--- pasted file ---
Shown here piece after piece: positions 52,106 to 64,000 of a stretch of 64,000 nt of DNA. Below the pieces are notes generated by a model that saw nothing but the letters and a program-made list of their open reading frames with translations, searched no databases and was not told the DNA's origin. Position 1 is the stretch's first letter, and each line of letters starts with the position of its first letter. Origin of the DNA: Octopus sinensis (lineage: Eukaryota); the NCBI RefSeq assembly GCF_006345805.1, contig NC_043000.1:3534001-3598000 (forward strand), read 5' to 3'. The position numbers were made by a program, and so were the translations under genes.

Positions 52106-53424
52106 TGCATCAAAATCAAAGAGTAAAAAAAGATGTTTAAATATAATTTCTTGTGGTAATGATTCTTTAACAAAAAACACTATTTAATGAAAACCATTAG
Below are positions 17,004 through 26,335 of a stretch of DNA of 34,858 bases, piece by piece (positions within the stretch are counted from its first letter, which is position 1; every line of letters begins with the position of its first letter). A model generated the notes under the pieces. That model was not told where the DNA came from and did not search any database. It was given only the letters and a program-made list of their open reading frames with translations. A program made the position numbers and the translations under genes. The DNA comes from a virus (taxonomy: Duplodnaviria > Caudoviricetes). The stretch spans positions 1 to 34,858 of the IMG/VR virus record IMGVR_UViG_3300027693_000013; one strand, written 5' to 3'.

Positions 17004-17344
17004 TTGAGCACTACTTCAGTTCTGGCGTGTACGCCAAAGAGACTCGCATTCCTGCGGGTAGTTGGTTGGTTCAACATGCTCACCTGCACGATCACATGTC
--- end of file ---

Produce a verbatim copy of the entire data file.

Shown here piece after piece: positions 52,106 to 64,000 of a stretch of 64,000 nt of DNA. Below the pieces are notes generated by a model that saw nothing but the letters and a program-made list of their open reading frames with translations, searched no databases and was not told the DNA's origin. Position 1 is the stretch's first letter, and each line of letters starts with the position of its first letter. Origin of the DNA: Octopus sinensis (lineage: Eukaryota); the NCBI RefSeq assembly GCF_006345805.1, contig NC_043000.1:3534001-3598000 (forward strand), read 5' to 3'. The position numbers were made by a program, and so were the translations under genes.

Positions 52106-53424
52106 TGCATCAAAATCAAAGAGTAAAAAAAGATGTTTAAATATAATTTCTTGTGGTAATGATTCTTTAACAAAAAACACTATTTAATGAAAACCATTAG
Below are positions 17,004 through 26,335 of a stretch of DNA of 34,858 bases, piece by piece (positions within the stretch are counted from its first letter, which is position 1; every line of letters begins with the position of its first letter). A model generated the notes under the pieces. That model was not told where the DNA came from and did not search any database. It was given only the letters and a program-made list of their open reading frames with translations. A program made the position numbers and the translations under genes. The DNA comes from a virus (taxonomy: Duplodnaviria > Caudoviricetes). The stretch spans positions 1 to 34,858 of the IMG/VR virus record IMGVR_UViG_3300027693_000013; one strand, written 5' to 3'.

Positions 17004-17344
17004 TTGAGCACTACTTCAGTTCTGGCGTGTACGCCAAAGAGACTCGCATTCCTGCGGGTAGTTGGTTGGTTCAACATGCTCACCTGCACGATCACATGTC